The following post may contain affiliate links. Thanks in advance for helping to support my blog so I can provide my fellow teachers with free homeschool helps! {You can click here to read my full disclosure policy.}

A couple of weeks ago, I wrote a post about my family’s favorite board games for Christmas gift-giving. I thought I’d follow that up with a second post, this time giving you a few ideas for smaller, more affordable options that have the added bonuses of also being easy to transport and educational! These would make great stocking stuffers or presents if you need something in the $15 range for a gift exchange.

  • Bananagrams
    If you’re a fan of Scrabble, you will probably love Bananagrams. This word tile game pits players against each other as they compete to see who can use up all of their tiles first. You arrange the letters in a crossword-style grid, either across or up and down, until all of the tiles are gone. The first player to complete his or her puzzle yells “Bananas!” and wins the round. My kids have enjoyed using this to practice their Latin vocabulary: instead of coming up with English words, they come up with Latin ones instead (same rules apply otherwise). Another thing you could do is to hand each student a timeline card and have them create a grid made from words from the back that have to do with that week’s timeline event/person. Looks like there’s also a Double Bananagrams set that includes double the number of tiles if you want to play with more players or play longer games! Big Boggle is another word game that helps to build vocabulary. There are several versions available, but we enjoy this one.
    Bananagrams: Latin style!
  • Cranium
    We found this version in our local Walmart about a year ago and we now keep it at my mother’s house for those lazy Sunday afternoons of gaming. There’s something here for almost everyone: acting, drawing, humming, impersonating, sculpting, puzzle-solving, and trivia answering are some of the skills that you might be called on to perform before arriving at the end of the game!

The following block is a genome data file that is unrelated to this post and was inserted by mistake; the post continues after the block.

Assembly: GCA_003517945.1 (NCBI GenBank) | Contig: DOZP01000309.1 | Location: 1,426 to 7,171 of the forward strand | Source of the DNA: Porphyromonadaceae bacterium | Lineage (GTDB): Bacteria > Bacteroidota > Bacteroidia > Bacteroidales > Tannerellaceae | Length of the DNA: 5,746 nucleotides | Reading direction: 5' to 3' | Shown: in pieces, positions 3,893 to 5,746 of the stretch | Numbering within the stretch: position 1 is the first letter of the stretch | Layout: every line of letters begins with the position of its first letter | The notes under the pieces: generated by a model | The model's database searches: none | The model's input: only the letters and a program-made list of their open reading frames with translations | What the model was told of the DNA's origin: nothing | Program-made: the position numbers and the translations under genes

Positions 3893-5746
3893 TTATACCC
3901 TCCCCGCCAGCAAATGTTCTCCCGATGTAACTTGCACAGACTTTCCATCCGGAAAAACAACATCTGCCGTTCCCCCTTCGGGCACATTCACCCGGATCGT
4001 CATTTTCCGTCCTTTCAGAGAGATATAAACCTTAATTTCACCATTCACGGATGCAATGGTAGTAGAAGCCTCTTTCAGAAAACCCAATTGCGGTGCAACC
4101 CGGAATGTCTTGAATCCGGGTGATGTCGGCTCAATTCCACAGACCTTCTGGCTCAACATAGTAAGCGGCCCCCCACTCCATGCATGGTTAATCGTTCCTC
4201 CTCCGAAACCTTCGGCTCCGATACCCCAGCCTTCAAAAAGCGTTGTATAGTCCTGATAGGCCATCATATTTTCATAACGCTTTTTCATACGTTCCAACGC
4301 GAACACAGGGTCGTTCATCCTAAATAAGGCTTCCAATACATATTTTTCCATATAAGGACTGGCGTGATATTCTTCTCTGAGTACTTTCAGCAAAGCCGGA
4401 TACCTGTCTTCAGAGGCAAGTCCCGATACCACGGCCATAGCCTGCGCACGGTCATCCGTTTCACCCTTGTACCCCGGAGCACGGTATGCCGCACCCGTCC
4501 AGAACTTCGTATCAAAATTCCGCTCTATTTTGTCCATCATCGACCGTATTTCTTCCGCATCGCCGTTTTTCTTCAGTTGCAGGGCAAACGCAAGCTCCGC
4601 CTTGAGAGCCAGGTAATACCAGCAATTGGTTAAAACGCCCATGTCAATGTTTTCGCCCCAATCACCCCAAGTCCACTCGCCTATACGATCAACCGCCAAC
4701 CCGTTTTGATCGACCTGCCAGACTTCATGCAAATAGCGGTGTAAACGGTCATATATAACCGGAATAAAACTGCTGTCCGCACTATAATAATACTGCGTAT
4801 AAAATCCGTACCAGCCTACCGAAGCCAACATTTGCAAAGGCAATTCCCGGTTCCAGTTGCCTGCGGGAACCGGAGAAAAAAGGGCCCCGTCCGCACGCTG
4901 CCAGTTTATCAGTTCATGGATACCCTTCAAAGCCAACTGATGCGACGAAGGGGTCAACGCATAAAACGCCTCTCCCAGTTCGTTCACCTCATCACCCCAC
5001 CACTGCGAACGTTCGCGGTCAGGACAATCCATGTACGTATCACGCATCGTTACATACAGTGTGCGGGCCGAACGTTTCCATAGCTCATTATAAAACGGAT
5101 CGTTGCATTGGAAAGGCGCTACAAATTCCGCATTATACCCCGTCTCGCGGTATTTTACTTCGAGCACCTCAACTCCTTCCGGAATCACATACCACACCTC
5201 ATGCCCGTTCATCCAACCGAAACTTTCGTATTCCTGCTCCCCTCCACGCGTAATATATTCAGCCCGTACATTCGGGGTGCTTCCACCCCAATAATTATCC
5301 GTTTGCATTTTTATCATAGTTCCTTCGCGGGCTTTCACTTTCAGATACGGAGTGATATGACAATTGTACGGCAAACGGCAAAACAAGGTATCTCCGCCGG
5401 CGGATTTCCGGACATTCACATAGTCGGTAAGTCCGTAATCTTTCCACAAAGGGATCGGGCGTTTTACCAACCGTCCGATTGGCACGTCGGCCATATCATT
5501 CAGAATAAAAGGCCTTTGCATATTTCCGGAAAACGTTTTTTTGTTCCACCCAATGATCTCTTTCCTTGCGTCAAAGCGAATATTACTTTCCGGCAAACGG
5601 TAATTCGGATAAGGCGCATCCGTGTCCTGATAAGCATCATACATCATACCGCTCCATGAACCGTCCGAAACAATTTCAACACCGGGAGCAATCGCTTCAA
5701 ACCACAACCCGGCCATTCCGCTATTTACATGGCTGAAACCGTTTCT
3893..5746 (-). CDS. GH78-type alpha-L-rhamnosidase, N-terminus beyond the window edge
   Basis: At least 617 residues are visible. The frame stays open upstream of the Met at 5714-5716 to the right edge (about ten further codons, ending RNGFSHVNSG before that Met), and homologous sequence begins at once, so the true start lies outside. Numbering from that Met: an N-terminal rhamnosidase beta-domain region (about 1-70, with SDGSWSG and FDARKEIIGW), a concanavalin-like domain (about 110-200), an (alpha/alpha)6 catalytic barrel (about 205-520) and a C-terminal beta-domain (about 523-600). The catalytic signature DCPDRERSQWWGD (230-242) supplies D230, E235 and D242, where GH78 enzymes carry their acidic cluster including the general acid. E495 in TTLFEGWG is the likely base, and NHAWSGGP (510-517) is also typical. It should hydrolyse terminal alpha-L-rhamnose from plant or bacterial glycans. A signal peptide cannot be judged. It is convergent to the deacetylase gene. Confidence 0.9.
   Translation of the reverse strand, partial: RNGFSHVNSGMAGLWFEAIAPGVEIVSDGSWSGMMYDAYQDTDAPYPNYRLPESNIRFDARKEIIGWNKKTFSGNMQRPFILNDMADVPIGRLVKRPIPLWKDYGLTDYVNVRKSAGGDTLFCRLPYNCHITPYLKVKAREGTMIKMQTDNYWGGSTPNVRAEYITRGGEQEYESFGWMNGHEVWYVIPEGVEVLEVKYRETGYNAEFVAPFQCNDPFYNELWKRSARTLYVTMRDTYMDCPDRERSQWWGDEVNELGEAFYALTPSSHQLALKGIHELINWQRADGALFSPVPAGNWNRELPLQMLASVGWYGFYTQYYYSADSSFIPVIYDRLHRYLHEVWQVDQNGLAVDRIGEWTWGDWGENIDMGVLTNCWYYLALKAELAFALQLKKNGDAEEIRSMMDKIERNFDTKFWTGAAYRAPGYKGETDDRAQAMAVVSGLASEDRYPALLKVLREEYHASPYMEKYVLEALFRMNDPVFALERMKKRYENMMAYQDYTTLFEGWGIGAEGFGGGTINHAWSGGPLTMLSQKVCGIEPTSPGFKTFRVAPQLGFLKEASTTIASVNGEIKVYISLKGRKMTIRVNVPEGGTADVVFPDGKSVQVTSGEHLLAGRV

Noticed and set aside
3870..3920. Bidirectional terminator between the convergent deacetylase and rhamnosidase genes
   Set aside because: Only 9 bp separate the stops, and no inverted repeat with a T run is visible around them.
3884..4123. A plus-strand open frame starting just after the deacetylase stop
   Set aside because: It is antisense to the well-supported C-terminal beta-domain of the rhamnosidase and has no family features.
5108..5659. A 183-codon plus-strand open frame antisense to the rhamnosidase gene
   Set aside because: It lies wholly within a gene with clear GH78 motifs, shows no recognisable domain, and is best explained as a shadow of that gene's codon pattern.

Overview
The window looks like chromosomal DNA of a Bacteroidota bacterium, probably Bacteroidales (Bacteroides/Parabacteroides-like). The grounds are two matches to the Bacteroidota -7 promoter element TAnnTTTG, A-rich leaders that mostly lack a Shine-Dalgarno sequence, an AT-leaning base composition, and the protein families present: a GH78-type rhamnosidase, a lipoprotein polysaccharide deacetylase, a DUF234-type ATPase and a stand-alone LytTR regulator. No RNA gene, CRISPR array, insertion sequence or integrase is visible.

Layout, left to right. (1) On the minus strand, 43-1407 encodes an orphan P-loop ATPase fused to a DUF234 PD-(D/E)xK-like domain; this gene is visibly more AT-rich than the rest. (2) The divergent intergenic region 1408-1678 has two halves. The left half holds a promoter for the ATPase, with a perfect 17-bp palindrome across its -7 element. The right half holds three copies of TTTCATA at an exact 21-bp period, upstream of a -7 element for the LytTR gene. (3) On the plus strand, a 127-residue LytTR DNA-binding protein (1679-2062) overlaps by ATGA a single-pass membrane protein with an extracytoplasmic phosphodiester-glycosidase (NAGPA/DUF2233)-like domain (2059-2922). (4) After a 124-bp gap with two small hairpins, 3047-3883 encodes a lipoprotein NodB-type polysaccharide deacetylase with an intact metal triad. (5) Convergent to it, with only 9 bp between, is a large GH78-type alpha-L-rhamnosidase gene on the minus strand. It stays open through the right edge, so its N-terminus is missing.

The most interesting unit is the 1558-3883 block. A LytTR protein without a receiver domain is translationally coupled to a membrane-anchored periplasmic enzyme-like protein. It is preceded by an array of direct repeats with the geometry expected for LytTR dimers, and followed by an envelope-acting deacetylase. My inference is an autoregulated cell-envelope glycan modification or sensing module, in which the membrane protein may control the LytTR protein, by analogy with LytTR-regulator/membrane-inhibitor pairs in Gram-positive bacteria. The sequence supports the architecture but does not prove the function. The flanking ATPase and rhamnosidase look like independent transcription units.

• Cranium

  • Fluxx
    This is a perennial favorite in our house and they just keep on adding more versions! We have the original and Star Fluxx, and my youngest has decided to gift his older brothers with this set (shhh! It’s a secret!). Other themes include Pirate, Zombie, Batman, Cartoon Network, and Wizard of Oz, just to name a few. The basic idea with Fluxx is that you deal 3 cards to each player, then turn up the basic rule card, which is to draw one card and play one card. Players take turns drawing a card and playing a card until the rules change, which can happen on any player’s turn. To win, play the two keeper cards that appear on the current goal. Just be sure to do so before someone plays a *new* goal or steals one of your keepers to play with their own! As you can see, the “rules” are in a constant state of flux… A super fun game that never plays the same way twice! 
    Star Fluxx
  • Story Cubes
    I bought these as rewards for some of my Essential students a couple of years ago and my boys have recently re-discovered how much fun they are. Each set—there are three—contains 9 dice, and each die features an image on each side. There are lots of ways that you can play, but what we enjoy is to give each person playing a certain number of dice (usually 2 or 3). Each person then looks at all of the possible images and chooses one for each of their dice. The starting player starts a story, which then proceeds to the next person. That person has to choose one of the two images he or she has already pre-chosen and make it work for the story that the first person started. As you can imagine, you can end up with some pretty wacky stories! This is a great tool for creativity and one that you could easily take along and play in the car. Sets include Original (pictured below), Actions, Voyages, and a bundle that includes all three (definitely the best value).
    Rory's Story Cubes

And although it’s a bit more than $15, Brain Boxes are another fun, educational game that is still a great value at under $20 (for most versions). There are several available, but the one we have is The World. I’ve found that this is a fun way to use any extra time I may have between the time that one son finishes his math lesson and the time that his brother finishes his. Not only does it build geography knowledge, but it also helps them to learn interesting facts about each country (flags, natural resources, foods, games, etc.) and is a great tool for developing greater attention to detail.
Brain Box: The World

I hope that you’ll find this list helpful. Please leave a comment if you’ve got tips for other affordable, portable, creative game choices!

P.S. Also pictured in my header image is Ridley’s Traditional (Wooden) Pick Up Sticks. Retro fun for younger kids!